The Bibliotheca allows me to create a virtual community of scholars interested in Oriental architecture. Part of our work is to review, in video form, new works or classic books on Islamic Architecture and Cities; we publish video lectures on selected topics related to the architecture, city, and landscape in the Islamic countries, as well as discussions on various theories in the fields. As a result of the community we have gathered here, students and professionals alike, the bibliotheca assists students of Master’s and Ph.D.programs write their theses and have it peer-reviewed by the more senior members of the community. As you can see, it is a very ambitious program but it keeps me alive. I live in Rome but have a second home in Trani, a beautiful city on the shores of Italy, with the library located right in the center, next to a cathedral
Z.A: How many students have you had since it opened? Is it starting to receive recognition?
A.P: There is a sufficient base number of people interested. When I was teaching in the Polytechnic of Bari, I had a course of Islamic Architecture, and more than 200 students graduated through the Islamic Architectural Studies. From all those students, most work and practice in the region, they have preserved a strong interest, which serves the library well. Their presence and interest also ensures that we will have a large participation of the youth in our upcoming conference.
Z.A: Can you tell us more about the conference?
A.P: It is about what I call the “Contaminazione”, which is an Italian term similar to the English word ‘Contamination’, but wider.Contrastingly, the Latin word also has a positive connotation, relating to the interchange between colliding cultures, in specific, the hybridization of architecture and forms. This has occurred throughout history, particularly when one culture occupies the space of another. This theme is extremely important because of the peculiar method in which historians study architecture. Historians have a certain method of classifying and categorizing different sets of objects, so, when a piece of architecture did not fit neatly into a category, they discarded it from their records. As such not many records of hybrid architecture exist. Personally, I feel that now there is no architecture that is not a hybrid. Therefore, to study the aspects of this hybridization is not only interesting but also almost a duty – to view it from a new perspective.
In the vision and idea that cultures are traveling, cultures meet and they influence and are influenced.
This thought process was also influenced by the fact that when I entered into the Foundation, I discovered that therein was a museum of objects from the local Catholic Church, a museum of the Jewish community in a former Synagogue, and now, an Islamic Research Center. The owner of this palace is actually the archbishop of Trani, Leonardo D’Ascenzo, he was extremely excited when I introduced the Islamic Architectural Library to him, in spite of the growing Islamophobia and encouraged me to pursue this direction for the conference.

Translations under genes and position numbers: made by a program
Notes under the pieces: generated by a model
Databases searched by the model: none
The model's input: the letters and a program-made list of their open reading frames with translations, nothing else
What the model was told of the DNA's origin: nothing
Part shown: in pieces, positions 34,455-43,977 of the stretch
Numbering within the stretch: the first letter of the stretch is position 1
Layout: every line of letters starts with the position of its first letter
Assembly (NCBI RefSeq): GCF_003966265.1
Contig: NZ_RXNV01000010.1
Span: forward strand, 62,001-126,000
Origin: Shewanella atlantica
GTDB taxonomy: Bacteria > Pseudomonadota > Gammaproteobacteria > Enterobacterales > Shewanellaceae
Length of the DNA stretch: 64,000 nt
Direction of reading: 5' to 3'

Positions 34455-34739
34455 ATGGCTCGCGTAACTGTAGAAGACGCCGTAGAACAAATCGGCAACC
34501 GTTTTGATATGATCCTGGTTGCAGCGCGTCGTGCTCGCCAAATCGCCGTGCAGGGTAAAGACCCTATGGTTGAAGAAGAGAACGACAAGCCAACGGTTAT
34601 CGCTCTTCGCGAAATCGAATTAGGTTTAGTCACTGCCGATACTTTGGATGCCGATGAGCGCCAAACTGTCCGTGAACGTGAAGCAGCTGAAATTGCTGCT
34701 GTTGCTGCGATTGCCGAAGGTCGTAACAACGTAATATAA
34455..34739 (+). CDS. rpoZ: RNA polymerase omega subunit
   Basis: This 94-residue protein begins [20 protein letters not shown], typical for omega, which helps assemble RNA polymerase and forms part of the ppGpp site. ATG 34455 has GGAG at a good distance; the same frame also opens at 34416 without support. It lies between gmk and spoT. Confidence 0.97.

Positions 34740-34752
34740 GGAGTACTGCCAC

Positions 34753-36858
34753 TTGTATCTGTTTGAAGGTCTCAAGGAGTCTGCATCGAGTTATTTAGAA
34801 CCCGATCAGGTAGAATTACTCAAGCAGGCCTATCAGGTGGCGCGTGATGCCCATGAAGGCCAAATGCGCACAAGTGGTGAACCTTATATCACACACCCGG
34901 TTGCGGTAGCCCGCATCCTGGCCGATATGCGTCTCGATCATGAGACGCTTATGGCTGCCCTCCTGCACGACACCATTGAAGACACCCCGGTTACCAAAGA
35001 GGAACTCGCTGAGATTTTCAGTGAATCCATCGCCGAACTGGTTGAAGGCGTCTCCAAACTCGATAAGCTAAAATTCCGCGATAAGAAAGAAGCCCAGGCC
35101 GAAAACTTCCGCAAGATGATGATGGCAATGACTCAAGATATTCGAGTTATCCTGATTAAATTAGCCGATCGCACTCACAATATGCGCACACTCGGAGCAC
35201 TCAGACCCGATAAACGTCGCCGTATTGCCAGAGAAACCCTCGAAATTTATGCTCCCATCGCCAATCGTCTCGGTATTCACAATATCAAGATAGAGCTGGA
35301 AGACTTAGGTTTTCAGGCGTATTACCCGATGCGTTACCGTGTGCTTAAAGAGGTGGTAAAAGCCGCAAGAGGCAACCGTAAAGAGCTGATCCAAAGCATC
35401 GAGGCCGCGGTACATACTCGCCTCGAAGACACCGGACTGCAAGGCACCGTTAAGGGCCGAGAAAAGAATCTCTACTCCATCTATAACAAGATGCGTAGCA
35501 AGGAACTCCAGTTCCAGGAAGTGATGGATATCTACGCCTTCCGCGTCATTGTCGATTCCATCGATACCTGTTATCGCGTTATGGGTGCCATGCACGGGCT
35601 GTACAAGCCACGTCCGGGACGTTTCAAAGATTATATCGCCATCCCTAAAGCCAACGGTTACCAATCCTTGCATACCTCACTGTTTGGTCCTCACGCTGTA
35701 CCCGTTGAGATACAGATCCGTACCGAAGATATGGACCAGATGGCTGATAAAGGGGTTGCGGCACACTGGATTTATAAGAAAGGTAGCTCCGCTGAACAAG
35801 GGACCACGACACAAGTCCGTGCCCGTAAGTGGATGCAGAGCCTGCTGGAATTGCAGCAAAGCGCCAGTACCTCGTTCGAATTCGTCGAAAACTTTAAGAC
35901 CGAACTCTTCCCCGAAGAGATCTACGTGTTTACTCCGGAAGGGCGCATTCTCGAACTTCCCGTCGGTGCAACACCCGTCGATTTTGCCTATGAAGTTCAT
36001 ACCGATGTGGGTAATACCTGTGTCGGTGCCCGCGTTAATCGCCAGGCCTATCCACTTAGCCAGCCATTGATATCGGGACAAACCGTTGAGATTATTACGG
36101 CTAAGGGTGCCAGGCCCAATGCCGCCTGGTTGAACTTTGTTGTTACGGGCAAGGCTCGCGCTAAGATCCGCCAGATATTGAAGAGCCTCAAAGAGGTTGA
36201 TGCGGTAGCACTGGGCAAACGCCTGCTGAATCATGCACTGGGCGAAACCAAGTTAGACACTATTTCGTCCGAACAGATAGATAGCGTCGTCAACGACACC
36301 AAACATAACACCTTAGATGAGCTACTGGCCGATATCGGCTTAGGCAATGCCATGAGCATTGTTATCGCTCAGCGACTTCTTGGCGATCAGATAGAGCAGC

Z.A: This is so exciting! Will it be a one-day conference or are you still working out those details?
A.P: We are still working on the details because there are several aspects to consider. For instance, the change of function of a building, in accordance with the movement of civilizations. As an example, the Mediterranean is full of churches that became mosques or synagogues that became mosques and so on; that is a very interesting phenomenon. Another example is in Nicosia, the capital of Cyprus, which was occupied by the Catholic dynasty containing Gothic style buildings, flamboyant and typical of the Ile de France. When the city was taken by the Ottomans and converted to an Islamic Empire, the Gothic churches were converted into mosques. Altering the axis of the church to face the qibla, perpendicular to the original, they moved certain elements, adding the architectural elements of the mihrab and minbar, and a minaret upon the exterior façade. Minimal changes transformed the gothic church into a mosque. It is now known as Jama of Nicosia, the main mosque of Cyprus. There are many situations similar to this, for instance, the encounters that occurred during colonialism. While a bad political, economic, and military phenomenon, Colonialism created intense opportunities of hybridization between the local cultures and the colonizers. As such these situations also require our attention. Recently, during an ICOMOS mission in Salt, Jordan, I came across an incredible case of cohabitation, supporting the theory that we can easily find examples of reciprocal influences between two religions.
Z.A: Sometimes one is prompted by different kinds of research that you wish somebody had done, or you look at some books that you have and say, “This could be a very interesting topic to look at by some more students”. Do you have any such thoughts when surrounded by the treasure trove that is the Bibliotheca Orientalis?